Thomas J. Dart: 2022 candidate for Cook County sheriff


Party: Democrat

Office sought: Cook County sheriff

City: Chicago

Age: 60

Occupation: Cook County Sheriff

Previous offices held: State Representative


Q: If you're the incumbent, what successes have you had in office that makes you deserving of another term? If you're the challenger, what experiences and successes in your background make you qualified for this position?

A: The Sheriff's Office is now a national leader in combating violence, reducing recidivism, and providing social services to the most vulnerable. The Sheriff's Police Department has more officers than at any point in its history and they are working to fight crime throughout the suburbs and Chicago. The Cook County Jail is now a model in safety and mental health care. The Office was the first county agency released from the anti-corruption Shakman Decree, casting politics out of the office. I've also brought in social workers to help victims alongside police and evictions officers. I've consistently been focused on real solutions to the challenges we face. That is why I stood against Web sites that profited off trafficking. That is also why I have been calling on automakers to help law enforcement bring an end to the rash of carjackings as one step in a multi-prong initiative to decrease this crime. As Sheriff, I will continue to put the safety of our communities first.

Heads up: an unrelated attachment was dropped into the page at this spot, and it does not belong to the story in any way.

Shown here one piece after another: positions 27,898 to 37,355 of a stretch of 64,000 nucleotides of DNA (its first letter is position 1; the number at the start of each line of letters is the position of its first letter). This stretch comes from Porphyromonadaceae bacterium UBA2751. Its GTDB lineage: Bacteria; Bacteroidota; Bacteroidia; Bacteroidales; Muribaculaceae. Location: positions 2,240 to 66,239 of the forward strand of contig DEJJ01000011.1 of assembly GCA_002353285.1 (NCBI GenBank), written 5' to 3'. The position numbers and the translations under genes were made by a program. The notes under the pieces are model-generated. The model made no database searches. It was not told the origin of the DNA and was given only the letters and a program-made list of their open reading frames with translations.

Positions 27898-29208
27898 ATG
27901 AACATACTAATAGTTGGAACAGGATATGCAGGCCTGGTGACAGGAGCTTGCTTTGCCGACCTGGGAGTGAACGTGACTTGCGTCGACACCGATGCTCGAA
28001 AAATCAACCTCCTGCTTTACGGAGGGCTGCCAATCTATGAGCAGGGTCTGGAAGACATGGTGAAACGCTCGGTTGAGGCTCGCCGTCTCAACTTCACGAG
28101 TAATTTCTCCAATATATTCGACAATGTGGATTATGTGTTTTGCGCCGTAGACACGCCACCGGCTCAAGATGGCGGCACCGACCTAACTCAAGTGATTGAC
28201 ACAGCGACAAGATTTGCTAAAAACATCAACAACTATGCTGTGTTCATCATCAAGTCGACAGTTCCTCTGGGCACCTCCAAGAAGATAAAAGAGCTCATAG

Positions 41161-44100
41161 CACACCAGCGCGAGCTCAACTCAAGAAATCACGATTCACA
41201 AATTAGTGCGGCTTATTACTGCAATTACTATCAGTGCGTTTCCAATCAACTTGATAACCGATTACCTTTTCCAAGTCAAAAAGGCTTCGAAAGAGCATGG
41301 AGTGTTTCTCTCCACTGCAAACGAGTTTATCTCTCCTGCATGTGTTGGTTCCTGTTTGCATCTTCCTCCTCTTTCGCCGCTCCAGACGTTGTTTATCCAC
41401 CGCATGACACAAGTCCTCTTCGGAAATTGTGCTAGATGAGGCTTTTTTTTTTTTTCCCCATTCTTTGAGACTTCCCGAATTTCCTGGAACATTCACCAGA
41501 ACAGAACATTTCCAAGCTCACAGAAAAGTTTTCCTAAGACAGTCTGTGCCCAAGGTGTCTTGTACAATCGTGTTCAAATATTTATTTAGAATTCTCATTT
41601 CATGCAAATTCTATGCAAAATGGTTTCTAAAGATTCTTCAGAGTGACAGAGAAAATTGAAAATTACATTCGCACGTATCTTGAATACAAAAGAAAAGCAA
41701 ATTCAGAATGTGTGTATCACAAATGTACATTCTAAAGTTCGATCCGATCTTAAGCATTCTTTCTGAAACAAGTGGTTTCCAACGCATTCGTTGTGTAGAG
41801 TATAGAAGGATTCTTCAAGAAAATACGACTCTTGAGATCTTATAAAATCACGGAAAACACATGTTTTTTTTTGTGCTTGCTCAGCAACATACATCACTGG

Q: Increases in crime have become a significant concern for residents of Cook County. How effective do you believe the sheriff's office has been in addressing this and what more should be done?